ESG Disclosure Standards: Begin With Financially Value Relevant, Layer Other Objectives
Last week, US Securities and Exchange Commission (SEC) Chair Jay Clayton spoke on a webcast sponsored by FCLTGlobal. He discussed his views on environmental, social, and governance (ESG) disclosures and the SEC’s responsibilities to investors — rather than to all stakeholders. His remarks were consistent with the views CFA Institute recently expressed in a comment letter provided in response to the Accountancy Europe paper Interconnected Standard Setting for Corporate Reporting and with our questionnaire response to the European Commission consultation on the Nonfinancial Reporting Directive (EU NFRD).
Our responses highlight the need for a globally coordinated approach that: (1) starts with disclosures that are financially value relevant for investors and (2) layers disclosures for other stakeholders — and that does so in possibly different locations than the publicly available documents because of the offering of securities to investors.
In broad strokes, the Accountancy Europe paper proposes different methods of orchestrating convergence of disclosure standards over non-financial information by engaging the governance process of the International Financial Reporting Standards (IFRS) Foundation that sets accounting standards by way of the International Accounting Standards Board (IASB).
In our comment letter, we set forth, several key perspectives:
- Support Convergence Efforts. We support efforts to converge standards globally — just as we supported convergence of accounting standards — as this facilitates investment decision making.
- Oppose a Converged Standard-Setting Model That Removes Investor Primacy from IASB Mission. We do not support any operating model that might alter the IASB’s focus on investors.
- Support Long-Term Value Creation and Integrated Reporting. We support sustainable business models and long-term value creation because it is foundational to the CFA® Program — not simply because of the current emphasis on ESG and sustainability reporting.
- Rebrand the Term “Nonfinancial Information.” To garner greater global support from investors, the term “nonfinancial information” may need clarification and rebranding to highlight the demonstrable link to financial performance and financial value creation.
- Specify Audience (Investors) and Communication Objectives (Financial Value Creation). It is essential to consider whom the information is prepared for and the objective of that information. The information must be material to investors’ investment decision-making process. The information needs of other stakeholders (i.e., including investors who invest based on values over value) must be considered separately. That is not to say they are mutually exclusive or less important, it is just to say that the discipline in making this distinction is important to be able to discern between financial value and return and values — should they fail to move in the same direction.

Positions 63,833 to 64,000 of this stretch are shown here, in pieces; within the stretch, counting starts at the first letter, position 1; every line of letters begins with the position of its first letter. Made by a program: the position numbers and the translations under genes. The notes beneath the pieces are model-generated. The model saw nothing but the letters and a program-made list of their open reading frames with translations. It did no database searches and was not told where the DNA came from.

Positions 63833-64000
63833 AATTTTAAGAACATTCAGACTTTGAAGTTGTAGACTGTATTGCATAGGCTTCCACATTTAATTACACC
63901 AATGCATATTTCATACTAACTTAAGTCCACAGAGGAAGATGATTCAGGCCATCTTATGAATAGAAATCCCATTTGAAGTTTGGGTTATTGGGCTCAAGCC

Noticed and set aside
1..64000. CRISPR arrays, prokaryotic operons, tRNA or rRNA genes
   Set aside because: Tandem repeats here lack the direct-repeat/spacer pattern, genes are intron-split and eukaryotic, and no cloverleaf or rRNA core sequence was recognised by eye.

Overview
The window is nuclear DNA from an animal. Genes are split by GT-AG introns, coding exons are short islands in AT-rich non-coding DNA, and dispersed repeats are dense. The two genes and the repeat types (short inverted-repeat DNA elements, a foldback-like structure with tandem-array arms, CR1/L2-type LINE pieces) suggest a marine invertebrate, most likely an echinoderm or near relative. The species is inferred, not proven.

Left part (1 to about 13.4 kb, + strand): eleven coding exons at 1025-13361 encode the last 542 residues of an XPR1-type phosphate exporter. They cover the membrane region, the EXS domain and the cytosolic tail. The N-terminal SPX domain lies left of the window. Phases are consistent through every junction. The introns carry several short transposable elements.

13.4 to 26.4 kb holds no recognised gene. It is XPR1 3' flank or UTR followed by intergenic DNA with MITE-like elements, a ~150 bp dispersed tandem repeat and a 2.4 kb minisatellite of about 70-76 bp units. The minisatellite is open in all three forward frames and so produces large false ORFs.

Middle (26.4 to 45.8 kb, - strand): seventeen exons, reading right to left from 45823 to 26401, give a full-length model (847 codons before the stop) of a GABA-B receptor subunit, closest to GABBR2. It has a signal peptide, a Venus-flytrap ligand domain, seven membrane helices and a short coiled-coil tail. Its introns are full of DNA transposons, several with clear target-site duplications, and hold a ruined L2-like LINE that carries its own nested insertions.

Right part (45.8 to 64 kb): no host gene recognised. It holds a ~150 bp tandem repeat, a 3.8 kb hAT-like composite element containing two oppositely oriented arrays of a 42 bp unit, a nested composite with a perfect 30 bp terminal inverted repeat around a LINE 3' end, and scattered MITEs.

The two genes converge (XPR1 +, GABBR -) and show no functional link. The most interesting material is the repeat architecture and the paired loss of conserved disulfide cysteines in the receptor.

- Stress That Location of Information Matters. Publicly listed companies should not be required to provide disclosures that support values or civil society–based objectives — simply because they have a public reporting obligation to investors under securities laws. Doing so may penalize publicly listed companies and push companies out of the public market.
- Understand Funding. Before endorsing a proposal, we would need to understand how it would be funded.
- Define Materiality. The audience and the location of the reported information drive the purpose of the reporting — and the definition of materiality. Without a clear articulation of the intended use of the information — materiality cannot be defined and refined.
- Start with Value-Relevant Information for Investors, Layer Other Disclosures. Any global approach is best commenced with the financial value creation objective of investors. In this way, jurisdictions don’t dismiss the proposals based on the objectives or audience of the information, or its location. Information for other stakeholders would be an additional layer of disclosures. Investors are not a monolith and may want to invest, for themselves or for their clients, based on these civil society and policy objectives. Investors, however, need to understand the trade-off between value and values — should this decision need to be made. .
Accountancy Europe issued their follow-up paper, which cited our comment letter, as we went to print
Image Credit @ Getty Images/ Mark Wilson